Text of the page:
A fear of the dark is a human phobia going back thousands of years, if experts can be believed, originating with our cave-dwelling ancestors who feared animal attacks after the sun set.
Not much has changed today – many people (of all ages) still feel that primeval fear when darkness falls, even if it usually concerns other people rather than sabre-toothed tigers. For some, that fear solidifies when they get behind the wheel, worrying about night blindness, hitting pedestrians or getting into an accident.
To counter this, auto companies are developing warning systems that work just as effectively at night – take Volvo’s City Safety system, which can identify hazards on the road after dark. Ford has been working on similar technology, and is introducing a system that can detect pedestrians at night and automatically apply the brakes if the driver doesn’t appear to respond.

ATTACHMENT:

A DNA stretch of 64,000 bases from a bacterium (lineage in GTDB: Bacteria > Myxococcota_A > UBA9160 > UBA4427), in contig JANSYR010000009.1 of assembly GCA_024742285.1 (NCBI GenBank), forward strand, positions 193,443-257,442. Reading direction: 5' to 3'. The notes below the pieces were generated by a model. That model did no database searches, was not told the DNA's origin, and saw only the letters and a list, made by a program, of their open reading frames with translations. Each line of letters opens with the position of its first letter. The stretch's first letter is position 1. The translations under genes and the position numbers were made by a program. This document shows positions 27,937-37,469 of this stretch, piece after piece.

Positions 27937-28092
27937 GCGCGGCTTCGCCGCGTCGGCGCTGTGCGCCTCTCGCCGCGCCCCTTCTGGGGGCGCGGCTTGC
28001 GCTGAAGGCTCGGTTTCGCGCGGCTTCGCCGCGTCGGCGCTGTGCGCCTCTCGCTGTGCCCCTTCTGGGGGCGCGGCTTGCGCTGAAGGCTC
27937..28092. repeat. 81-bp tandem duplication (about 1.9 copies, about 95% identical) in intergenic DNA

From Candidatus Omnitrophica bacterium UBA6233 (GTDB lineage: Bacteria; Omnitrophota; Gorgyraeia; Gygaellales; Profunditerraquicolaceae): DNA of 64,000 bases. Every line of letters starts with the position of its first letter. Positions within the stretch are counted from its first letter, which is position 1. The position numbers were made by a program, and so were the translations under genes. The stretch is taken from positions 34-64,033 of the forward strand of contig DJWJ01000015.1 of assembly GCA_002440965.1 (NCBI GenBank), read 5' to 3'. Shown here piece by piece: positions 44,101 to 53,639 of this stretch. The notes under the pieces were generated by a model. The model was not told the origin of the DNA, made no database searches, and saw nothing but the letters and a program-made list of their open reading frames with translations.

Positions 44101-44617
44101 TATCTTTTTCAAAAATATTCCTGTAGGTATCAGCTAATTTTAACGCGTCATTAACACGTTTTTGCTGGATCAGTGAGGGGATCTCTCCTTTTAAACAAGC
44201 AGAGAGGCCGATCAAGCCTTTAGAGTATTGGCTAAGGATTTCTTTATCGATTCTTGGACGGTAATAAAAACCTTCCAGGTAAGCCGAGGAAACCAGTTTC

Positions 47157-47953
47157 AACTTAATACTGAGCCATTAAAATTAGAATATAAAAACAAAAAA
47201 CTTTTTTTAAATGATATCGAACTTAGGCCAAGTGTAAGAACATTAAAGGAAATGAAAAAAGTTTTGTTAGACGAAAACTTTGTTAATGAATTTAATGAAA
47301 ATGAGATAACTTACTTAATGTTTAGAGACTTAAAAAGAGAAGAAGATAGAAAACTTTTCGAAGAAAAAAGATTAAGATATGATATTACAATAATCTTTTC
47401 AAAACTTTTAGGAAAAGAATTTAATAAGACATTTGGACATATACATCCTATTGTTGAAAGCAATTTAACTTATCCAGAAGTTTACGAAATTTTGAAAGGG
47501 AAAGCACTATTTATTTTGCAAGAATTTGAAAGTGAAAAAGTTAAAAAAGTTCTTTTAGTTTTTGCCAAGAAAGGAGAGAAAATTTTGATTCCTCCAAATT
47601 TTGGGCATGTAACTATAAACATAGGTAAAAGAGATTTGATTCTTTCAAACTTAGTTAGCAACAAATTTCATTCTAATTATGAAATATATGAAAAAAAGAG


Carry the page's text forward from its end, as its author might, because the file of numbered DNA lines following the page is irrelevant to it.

Pedestrian Detection uses radar technology in the bumper and a camera mounted on the windshield to scan the road ahead, comparing what it sees to a digital bank of “pedestrian-shaped” images in order to distinguish people from trees or other objects. If the driver doesn’t pay any heed to the audible and visual warnings, the car will take matters into its own hands and deploy the brakes.
The system was tested at night on closed tracks using dummies in the vehicles’ path, and public roads in European cities like Amsterdam and Paris. The technology will be introduced in Europe as part of the 2018 Ford Fiesta.
“We know some drivers find hitting the road at night a stressful experience. Especially driving in towns and cities, pedestrians – sometimes distracted by mobiles – can without warning step into the road, leaving even alert drivers very little time to avoid an accident,” said Gregor Allexi, active safety engineer with Ford of Europe. “Day and night, Pedestrian Detection is designed to help identify people already in – or about to step into – the road ahead.”